One objective of this invention is to maintain a covalent connection via the crosslink between the two probe ends that form the labeled probe-probe branch or stem, while removing any portion of the probes up to the site of the crosslink, especially the target-complementary region of the probes. In particular, the target-complementary region of the probes is to be degraded or separated (e.g. cut away) from the stem region of the probes. The methods for degradation or cutting include chemical and enzymatic means, wherein the method of choice depends upon the composition of the probes. The target-complementary region of the probes may comprise ribonucleotides, deoxyribonucleotides, or non-natural substitutes replacing a nucleotide unit(s) in the probes. Consequently, degradation methods will depend on the type of probe that is used in the assay.

In one embodiment of the invention, deoxyribonucleotides comprise the target-complementary region of the probe, wherein many nucleases can be used singly or in combination to selectively degrade or cut the probe. Enzymes with endonuclease activity that hydrolyze double-stranded DNA, such as DNase I or micrococcal nuclease, may be used to degrade the target-complementary region of the probe directly following the crosslinking step. Enzymes with endonuclease activity that hydrolyze single-stranded DNA, such as Nuclease S1 or mung bean nuclease, may be used in the method after denaturation of any probe-target duplexes. Alternatively, two orientation-specific exonucleases may be used in combination to degrade the probes of a probe pair. For example, exonuclease III displays 3′->5′ exonuclease activity on double stranded DNA, whereas bacteriophage lambda exonuclease displays 5′->3′ exonuclease activity. The two nucleases may be introduced into the sample directly following the crosslinking step to effect the desired probe degradation reactions. Likewise, other exonucleases are known which require single stranded DNA as a substrate, and may require the sample to be denatured prior to introduction of the enzyme. Optionally, chemical DNA cleavage reagents may be used in the degradation of deoxyribonucleotides. Examples include the natural antibiotics bleomycin and neocarzinostatin, as well as synthetic reagents such as methidiumpropyl-EDTA iron(II) complexes.

In an alternative embodiment of the invention, ribonucleotides comprise the target-complementary region of the probe, wherein chemical means such as strongly basic solutions may be used to degrade or cut the probe. Typically, sodium hydroxide solutions of concentration 0.1 M to SM, are contacted with the probes, and the resulting solution may be incubated at room temperature or at higher temperatures, e.g. 30-90° C. The basic solution will cause the formation of nicks in the probe strand at the RNA base positions, wherein the time period needed for the reaction is dependant on both the concentration of hydroxide ion and the temperature of the incubation. Many enzymatic means can also be used to effect probe degradation or cutting at ribonucleotide sites. Enzymes known to cleave single stranded RNA include for example ribonuclease A, S1, phosphodiesterase I, phosphodiesterase II. Where the enzyme selectively acts upon single stranded RNA, the solution may need to be brought to denaturing conditions (e.g. heated to a temperature above the melting temperature of the duplex) whereby the crosslinked probe-target duplex is separated from the target strand prior to initiation of the enzymatic process. Enzymes with endonuclease activity, such as RNase A and S1, may be used individually to effect the desired probe degradation reaction in each probe of the probe set. Enzymes with only orientation-dependent exonuclease activity are preferably used in pairs in order to effect the desired probe degradation reaction in each probe. For example, phosphodiesterase I displays 5′->3′ exonuclease activity and phosphodiesterase II displays 3′->5′ activity. The two enzymes would preferably be used in combination to degrade both probes of a set because one probe terminates with a 5′ end in its target-complementary region whereas the other probe terminates with a 3′ end in its target-complementary region. Alternatively, RNase H may be used to selectively degrade the RNA portion of a probe. RNase H displays RNA hydrolysis activity on RNA/DNA duplexes. In this case, probes with the target-complementary region comprising ribonucleotides are applied to the detection of DNA targets. After the probes have been contacted with the sample and allowed to hybridize and crosslink, RNase H may be introduced to effect the selective hydrolysis of the ribonucleotide units of the probes that are hybridized to the DNA target.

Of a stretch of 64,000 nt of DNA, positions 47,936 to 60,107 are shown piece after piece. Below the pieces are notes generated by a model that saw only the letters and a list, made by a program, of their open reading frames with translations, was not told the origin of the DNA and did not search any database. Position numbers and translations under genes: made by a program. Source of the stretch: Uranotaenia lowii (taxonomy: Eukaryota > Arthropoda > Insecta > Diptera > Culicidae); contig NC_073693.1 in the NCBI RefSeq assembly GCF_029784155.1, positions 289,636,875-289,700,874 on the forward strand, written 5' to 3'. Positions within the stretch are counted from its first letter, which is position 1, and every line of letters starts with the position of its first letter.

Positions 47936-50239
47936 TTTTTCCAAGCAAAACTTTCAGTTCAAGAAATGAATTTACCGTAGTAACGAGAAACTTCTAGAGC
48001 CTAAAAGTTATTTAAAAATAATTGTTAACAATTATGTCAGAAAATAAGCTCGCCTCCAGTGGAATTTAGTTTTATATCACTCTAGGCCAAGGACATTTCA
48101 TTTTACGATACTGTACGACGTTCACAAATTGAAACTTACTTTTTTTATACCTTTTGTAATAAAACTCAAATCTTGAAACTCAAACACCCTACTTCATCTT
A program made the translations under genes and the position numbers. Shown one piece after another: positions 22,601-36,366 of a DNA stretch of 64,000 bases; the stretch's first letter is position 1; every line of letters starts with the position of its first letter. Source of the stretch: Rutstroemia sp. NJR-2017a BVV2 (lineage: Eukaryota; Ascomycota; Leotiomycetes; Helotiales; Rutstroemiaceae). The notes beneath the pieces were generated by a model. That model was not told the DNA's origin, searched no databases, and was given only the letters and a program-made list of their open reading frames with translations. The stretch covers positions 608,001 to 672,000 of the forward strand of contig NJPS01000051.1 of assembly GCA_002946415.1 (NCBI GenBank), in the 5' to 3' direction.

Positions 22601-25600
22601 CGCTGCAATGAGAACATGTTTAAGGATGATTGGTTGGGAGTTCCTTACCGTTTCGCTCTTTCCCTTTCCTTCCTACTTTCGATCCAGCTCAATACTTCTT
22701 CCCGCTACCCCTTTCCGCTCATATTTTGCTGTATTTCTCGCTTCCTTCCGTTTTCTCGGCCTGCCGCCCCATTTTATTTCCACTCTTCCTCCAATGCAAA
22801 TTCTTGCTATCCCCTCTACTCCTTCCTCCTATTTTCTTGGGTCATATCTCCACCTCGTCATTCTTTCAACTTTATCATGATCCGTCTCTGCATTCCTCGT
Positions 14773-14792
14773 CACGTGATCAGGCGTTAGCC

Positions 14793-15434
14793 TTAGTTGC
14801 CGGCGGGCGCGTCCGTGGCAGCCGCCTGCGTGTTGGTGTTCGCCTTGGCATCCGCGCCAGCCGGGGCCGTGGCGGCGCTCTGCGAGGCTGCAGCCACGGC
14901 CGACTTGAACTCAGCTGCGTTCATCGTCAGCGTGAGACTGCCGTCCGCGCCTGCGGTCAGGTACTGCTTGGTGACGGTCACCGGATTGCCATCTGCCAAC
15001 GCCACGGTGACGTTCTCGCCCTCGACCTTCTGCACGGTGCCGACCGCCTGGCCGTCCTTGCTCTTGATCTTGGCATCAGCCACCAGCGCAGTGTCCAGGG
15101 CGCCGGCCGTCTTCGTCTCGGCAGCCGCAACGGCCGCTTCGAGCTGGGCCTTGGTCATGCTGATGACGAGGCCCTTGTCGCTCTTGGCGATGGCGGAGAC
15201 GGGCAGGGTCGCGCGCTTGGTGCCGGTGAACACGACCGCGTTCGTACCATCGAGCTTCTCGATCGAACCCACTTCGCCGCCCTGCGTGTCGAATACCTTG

The stem is designed so that the structure beyond the crosslink site is not accessible to or recognizable by the enzyme or chemical agent and therefore not cut or degraded. This may be accomplished with or without modification of the sugar phosphate backbone of the probe nucleic acid sequence. The stem region of the probe may comprise ribonucleotides, deoxyribonucleotides, derivatives of ribonucleotides or deoxyribonucleotides, or non-nucleic acid components. The type of nucleic acid or non-nucleic acid moiety used in the stem is selected from any of the above groups that are not susceptible to the reagent to be used to degrade the target-complementary region of the probe. For example, when DNA nucleases are used for the degradation process, the stem portion of the probe may comprise ribonucleotides. Conversely, when RNA nucleases are used for the degradation process, the stem portion may comprise deoxyribonucleotides. Some nucleases however are known to hydrolyze both DNA and RNA substrates, such as SI, and phosphodiesterase I and II, in which case nuclease-resistant derivatives of the natural nucleotides or non-nucleic acid components are required. Many chemical modifications of the natural nucleotide structure are known to confer nuclease resistance to the moiety. For example, exchanging a sulfur atom for an oxygen atom in the phosphate moiety to create a thiophosphate moiety typically retards or halts the enzymatic hydrolysis reaction. Likewise replacing the phosphate group with a methyl phosphonate group confers enzymatic resistance. Non-natural linkages are also not recognized by enzymes and provide a useful means for constructing the stem portion of the probe. For example, peptide linkages are known to serve as a backbone moiety in nucleic acid structures that preserve the capability of base pair formation in complementary duplexes, but they have a non-natural backbone not recognized by any enzyme.